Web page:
Apartments and Glicks and Real Estate & Retail

New Glick exec puts expansion on agenda

May 28, 2007

It can be intimidating to be tapped by a legend and charged with growing one of central Indiana's best-known companies.

But David Barrett, three weeks into his role as executive vice president of Gene B. Glick Co. and less than half the age of its still-working founder, says he isn't the least bit nervous.

The former corporate counsel for Emmis Communications Corp. says his experience at the media company and as an attorney at Ice Miller LLP has prepared him for the position.

"A good corporate lawyer would relish the opportunity of running a company," Barrett, 37, said.

And he's jumped right into his job of reviving expansion efforts for the 60-year-old apartment company that has intentionally avoided expansion since the late 1980s.

"Over the years, we've discussed getting back in business, but each time we found the same things about the market we didn't like," said Dean Donnelson, Glick's senior vice president of asset management.

"We probably sat on the sidelines too long," he added. "But we didn't have anyone whose full-time job was new business development. So David will allow us to focus on that now."

The Gene B. Glick Co., which employs about 600, has 80 apartment communities in 11 states, most of them focused on low- and moderate-income tenants.

The company halted expansion efforts in the late 1980s when the availability of tax credits for affordable housing developers dried up. It since has converted some of its properties to conventional market rates.

In recent years, the company was reluctant to acquire apartment communities because private-equity firms and real estate investment trusts had charged into the market and driven up prices, Donnelson said.

But Gene Glick, the 85-year-old founder and CEO, is ready to get back in the expansion game. So in April he approached Barrett, who is married to Glick's granddaughter Jackie.

"He made me an offer I couldn't refuse," Barrett said. He's eager to use his corporate law experience, which included real-estate-related transactions, to expand Glick's operations.

In addition to finding growth opportunities, Barrett has to win over self-proclaimed old-timers, some of whom have worked for Gene Glick since Barrett was in elementary school. A handful have been around since before he was born. They're immensely loyal to the company and its founder, who, in addition to leading the company, is a prominent philanthropist.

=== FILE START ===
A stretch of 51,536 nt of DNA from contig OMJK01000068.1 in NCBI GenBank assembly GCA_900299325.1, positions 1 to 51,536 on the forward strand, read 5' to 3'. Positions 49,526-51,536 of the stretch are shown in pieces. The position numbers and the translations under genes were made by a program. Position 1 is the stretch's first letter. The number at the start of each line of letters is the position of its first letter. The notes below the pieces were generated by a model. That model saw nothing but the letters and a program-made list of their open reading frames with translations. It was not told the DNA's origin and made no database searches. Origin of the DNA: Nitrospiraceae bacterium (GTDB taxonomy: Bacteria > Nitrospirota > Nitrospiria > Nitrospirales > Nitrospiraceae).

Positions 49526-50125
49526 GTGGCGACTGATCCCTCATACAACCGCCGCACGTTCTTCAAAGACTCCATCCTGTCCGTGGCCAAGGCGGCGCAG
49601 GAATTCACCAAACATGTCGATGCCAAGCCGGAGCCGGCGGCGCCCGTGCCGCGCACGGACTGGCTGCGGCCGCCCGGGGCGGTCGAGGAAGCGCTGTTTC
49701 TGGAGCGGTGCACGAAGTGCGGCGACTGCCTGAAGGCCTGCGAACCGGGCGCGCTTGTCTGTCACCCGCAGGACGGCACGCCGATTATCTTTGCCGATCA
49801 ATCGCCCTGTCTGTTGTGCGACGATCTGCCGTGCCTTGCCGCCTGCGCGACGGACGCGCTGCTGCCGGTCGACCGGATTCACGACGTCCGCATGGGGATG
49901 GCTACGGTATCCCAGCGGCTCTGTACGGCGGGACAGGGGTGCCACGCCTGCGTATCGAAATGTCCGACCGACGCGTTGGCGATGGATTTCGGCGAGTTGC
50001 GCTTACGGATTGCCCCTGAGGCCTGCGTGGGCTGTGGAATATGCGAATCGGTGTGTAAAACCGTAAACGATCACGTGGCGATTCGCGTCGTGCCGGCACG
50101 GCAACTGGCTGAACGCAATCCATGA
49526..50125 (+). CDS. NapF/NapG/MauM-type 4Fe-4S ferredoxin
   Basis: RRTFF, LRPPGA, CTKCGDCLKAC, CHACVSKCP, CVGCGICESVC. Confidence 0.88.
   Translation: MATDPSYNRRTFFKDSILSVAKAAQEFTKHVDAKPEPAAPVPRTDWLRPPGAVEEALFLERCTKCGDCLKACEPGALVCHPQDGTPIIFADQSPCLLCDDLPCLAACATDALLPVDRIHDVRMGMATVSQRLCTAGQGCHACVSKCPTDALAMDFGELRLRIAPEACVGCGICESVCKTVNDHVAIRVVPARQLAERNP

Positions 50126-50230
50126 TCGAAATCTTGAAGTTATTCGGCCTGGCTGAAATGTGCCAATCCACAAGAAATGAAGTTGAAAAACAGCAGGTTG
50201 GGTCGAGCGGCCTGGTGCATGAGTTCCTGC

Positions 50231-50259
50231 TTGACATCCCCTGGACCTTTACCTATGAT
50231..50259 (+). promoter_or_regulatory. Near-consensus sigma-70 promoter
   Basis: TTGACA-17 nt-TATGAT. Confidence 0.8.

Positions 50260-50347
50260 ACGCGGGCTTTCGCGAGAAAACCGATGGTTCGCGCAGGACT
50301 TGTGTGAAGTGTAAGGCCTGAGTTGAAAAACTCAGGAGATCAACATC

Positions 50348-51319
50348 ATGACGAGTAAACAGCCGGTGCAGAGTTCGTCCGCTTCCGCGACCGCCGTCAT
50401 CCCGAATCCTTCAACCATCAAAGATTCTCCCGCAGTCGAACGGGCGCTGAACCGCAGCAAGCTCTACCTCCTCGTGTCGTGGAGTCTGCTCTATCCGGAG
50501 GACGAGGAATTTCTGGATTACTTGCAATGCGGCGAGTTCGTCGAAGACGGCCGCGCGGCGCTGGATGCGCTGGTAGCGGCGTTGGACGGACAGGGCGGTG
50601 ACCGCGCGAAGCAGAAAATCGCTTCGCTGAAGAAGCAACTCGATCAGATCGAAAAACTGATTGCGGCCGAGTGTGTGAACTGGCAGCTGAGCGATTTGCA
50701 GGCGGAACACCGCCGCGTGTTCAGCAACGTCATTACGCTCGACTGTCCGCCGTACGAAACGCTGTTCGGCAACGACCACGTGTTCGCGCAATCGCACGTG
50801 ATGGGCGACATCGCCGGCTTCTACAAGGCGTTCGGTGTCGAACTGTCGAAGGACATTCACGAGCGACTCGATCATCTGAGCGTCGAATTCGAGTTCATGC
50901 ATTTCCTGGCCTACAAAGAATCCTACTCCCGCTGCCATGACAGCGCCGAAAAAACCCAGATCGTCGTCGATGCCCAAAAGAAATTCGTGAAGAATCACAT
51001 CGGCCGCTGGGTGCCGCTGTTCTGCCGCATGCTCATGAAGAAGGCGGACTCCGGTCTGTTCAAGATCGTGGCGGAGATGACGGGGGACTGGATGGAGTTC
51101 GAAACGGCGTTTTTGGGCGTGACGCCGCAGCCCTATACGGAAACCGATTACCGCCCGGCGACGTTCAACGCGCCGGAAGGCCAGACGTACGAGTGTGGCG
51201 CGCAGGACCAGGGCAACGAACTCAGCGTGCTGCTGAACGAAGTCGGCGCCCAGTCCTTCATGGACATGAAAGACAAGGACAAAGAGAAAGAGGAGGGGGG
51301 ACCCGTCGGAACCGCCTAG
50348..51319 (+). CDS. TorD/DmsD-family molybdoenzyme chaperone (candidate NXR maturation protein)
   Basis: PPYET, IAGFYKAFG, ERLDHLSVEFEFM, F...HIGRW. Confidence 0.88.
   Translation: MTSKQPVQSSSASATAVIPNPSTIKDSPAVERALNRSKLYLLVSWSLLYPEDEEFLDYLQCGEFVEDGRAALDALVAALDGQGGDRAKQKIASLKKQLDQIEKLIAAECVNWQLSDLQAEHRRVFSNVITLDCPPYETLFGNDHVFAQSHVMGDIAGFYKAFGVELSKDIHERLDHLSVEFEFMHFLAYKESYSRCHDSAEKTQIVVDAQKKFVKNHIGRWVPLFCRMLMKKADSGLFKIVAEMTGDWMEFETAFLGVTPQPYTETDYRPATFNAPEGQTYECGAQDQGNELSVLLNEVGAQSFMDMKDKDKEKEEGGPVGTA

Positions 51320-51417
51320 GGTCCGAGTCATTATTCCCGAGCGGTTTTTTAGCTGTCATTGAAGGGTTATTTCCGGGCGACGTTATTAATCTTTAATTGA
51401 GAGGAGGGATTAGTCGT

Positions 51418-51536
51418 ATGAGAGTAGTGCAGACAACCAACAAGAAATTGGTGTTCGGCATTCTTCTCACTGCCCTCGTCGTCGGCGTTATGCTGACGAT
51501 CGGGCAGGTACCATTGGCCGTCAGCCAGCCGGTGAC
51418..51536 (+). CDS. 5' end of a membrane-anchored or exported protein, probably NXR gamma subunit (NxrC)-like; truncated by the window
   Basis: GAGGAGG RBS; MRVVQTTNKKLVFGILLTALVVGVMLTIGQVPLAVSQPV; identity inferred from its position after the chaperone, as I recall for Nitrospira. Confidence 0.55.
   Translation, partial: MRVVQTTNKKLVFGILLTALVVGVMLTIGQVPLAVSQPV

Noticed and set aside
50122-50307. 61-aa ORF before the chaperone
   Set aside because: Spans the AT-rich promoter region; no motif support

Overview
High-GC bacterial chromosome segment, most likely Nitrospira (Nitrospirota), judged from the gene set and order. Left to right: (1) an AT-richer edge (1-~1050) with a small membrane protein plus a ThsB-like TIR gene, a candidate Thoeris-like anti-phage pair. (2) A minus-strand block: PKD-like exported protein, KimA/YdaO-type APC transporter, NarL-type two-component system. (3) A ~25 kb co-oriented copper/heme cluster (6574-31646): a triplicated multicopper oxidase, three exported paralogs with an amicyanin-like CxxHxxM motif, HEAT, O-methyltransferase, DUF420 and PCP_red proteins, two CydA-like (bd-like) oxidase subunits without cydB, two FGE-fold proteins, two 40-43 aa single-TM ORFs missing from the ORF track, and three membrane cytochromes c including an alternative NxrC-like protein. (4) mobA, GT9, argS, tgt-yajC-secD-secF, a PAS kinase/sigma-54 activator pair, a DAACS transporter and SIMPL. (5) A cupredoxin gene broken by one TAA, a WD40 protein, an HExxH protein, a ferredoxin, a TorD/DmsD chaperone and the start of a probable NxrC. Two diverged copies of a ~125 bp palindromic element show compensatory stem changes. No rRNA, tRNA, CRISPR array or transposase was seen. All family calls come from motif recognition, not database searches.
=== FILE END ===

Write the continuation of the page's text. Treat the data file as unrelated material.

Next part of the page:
"David will challenge beliefs we've long held," Donnelson said. "We are often pessimistic on the overpriced market, but he might let us take a fresh view of transactions. An object at rest stays at rest. But everyone here wants to do it."

Everyone including Gene Glick.

"We are delighted to have David join our company," Glick said. "He brings a tremendous amount of business and leadership experience to our organization."

Founding a company

Barrett's arrival doesn't signal that Glick is stepping away from the business. He still comes to the office nearly every day, as he has since forming the company with his wife, Marilyn, after the end of World War II. He served as an instructor and scout for the U.S. Army in Europe during the war.

The Jewish serviceman also was a liberator of the Dachau concentration camp outside Munich, where he took photos to help prove the Holocaust atrocities. Glick later gave the photos to the U.S. Memorial Holocaust Commission, which used them in at least one documentary.

The self-made entrepreneur has built a company that's become synonymous with affordable housing. In the 1970s, it was the largest builder of subsidized properties in the country, and one of the biggest apartment builders overall, said George Tikijian, owner of the locally based apartment brokerage Tikijian Associates.

"It's considered the class act of the subsidized market, even today," Tikijian said of the Glick company.